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One of the best practices around intelligence collection at conferences, conventions, and trade shows includes the role of a “quarterback.”

In practice, the tactical team is headed by a quarterback who plans and anticipates collection opportunities. The quarterback will:

  • begin to link with targets who can address specific intelligence requirements
  • find internal and (trusted) external sources who have potential access to specific targets,
  • and follow up to determine which events could help bring sources and targets together.

The quarterback identifies the Key Intelligence Topics (KITs) and opportunities. They then assign the appropriate members of the team to cover those topics.

The information gathered through field intelligence collection (from posters, presentations, symposia, and primary interviews) is disseminated to the users of competitive intelligence. This includes sales and marketing and is integrated into the strategic planning process.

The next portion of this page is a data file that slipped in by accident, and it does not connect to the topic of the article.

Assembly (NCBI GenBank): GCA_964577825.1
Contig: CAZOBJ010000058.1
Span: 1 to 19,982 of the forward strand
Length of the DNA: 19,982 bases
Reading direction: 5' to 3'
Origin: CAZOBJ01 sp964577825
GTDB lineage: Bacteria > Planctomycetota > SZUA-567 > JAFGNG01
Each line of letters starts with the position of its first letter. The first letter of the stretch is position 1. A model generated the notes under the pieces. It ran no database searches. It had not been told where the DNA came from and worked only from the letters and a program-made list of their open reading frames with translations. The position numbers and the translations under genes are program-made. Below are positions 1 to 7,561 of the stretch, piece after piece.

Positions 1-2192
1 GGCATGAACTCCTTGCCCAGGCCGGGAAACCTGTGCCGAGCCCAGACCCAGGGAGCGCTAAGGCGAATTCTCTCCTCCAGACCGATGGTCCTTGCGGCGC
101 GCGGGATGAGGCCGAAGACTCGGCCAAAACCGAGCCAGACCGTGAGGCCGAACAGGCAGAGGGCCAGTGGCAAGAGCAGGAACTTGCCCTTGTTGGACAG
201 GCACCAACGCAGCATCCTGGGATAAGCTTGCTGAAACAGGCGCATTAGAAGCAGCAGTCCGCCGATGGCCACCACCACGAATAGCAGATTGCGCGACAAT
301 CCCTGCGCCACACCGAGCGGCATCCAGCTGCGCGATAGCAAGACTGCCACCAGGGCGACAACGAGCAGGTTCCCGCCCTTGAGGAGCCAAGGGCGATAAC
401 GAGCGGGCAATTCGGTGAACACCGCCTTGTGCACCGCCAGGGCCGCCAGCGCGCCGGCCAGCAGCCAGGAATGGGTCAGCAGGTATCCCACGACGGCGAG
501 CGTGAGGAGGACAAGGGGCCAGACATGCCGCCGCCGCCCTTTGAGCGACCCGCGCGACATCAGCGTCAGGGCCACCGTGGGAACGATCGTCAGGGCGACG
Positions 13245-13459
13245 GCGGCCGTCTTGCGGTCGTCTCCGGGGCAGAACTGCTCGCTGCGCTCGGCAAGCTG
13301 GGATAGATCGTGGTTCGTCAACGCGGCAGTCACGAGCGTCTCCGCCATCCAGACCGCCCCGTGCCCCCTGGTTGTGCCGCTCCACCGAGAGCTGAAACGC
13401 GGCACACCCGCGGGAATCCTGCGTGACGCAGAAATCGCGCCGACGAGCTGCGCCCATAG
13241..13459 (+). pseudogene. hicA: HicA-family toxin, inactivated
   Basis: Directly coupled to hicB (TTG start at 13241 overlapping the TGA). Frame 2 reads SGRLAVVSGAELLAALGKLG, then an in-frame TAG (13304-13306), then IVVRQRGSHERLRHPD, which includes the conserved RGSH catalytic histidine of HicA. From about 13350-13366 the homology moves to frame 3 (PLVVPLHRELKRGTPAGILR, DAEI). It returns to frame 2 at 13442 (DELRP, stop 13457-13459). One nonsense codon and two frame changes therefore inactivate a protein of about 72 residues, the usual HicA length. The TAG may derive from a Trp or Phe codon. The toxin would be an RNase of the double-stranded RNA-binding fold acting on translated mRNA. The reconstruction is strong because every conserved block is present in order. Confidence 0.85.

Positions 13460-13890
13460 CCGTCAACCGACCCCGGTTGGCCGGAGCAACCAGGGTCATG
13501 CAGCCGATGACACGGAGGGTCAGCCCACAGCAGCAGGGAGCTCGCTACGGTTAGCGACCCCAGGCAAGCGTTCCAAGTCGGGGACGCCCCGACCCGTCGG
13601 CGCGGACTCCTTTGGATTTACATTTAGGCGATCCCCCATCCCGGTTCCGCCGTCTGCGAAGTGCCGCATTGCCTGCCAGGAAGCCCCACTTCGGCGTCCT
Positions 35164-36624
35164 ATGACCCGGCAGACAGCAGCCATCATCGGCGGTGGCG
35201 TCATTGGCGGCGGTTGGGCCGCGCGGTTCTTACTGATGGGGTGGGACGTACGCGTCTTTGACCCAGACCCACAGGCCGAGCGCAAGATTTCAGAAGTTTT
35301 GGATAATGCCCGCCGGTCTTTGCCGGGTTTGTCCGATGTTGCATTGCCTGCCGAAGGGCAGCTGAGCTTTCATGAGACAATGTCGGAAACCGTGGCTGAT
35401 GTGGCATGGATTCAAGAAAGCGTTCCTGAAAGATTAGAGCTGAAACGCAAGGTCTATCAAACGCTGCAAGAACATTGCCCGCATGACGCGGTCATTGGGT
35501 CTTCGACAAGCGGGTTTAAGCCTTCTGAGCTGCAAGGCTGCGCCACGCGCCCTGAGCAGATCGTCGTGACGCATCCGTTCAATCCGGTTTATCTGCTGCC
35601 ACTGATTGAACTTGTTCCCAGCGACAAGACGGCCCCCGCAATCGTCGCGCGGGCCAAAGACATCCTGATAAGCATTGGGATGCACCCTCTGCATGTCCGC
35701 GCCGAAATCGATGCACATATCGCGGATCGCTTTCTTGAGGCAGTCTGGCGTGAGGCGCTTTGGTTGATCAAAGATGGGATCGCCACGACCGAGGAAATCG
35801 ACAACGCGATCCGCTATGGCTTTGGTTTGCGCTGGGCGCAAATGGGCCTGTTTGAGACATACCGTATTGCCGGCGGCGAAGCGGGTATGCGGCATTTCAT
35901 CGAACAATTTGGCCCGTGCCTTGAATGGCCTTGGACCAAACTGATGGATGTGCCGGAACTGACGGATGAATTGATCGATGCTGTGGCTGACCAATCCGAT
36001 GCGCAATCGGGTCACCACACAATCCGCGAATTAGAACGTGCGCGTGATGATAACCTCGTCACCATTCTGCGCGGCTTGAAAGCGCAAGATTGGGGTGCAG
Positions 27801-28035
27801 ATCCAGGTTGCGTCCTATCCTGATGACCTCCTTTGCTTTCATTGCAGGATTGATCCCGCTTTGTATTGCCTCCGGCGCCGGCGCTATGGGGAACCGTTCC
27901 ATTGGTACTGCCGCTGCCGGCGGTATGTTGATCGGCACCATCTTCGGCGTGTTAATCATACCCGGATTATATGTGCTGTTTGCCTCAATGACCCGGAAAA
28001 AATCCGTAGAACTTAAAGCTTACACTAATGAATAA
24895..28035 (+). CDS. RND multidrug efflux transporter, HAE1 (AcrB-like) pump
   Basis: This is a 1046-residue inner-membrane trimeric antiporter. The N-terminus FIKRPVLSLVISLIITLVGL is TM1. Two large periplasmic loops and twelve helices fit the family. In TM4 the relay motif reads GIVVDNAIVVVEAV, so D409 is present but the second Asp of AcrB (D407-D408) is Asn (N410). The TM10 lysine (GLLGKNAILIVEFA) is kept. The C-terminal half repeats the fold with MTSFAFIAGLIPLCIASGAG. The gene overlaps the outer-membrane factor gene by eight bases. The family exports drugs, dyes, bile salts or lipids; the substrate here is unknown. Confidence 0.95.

After the conferences, conventions, and trade shows end, many competitive intelligence professionals go back to their “day jobs” and shelve this process and the quarterback role until the next conference season.

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I propose that the quarterback role should become a standard within intelligence teams.

The same leadership qualities that make a quarterback effective during the conference intelligence planning, collection, and dissemination process can (and should) be applied to everyday intelligence tasks. Staying engaged with the cross-functional teams can prove advantageous when intelligence is needed or other projects emerge.

Further, it is their role as quarterback that allows them to function as a “connector” in an organization. A connector is someone who connects others in order to facilitate the successful execution of efforts. This resource knows and understands the best tools and talent at their disposal and can call on them when needed.

The best intelligence can often be found inside organizations themselves and connectors are essential for the efficient intake and distribution of intelligence. The future is one of integrated intelligence.

No longer can intelligence teams function in a centralized manner without input from others. The path forward is to establish a quarterback to lead the team, call the right plays, and win in the marketplace.

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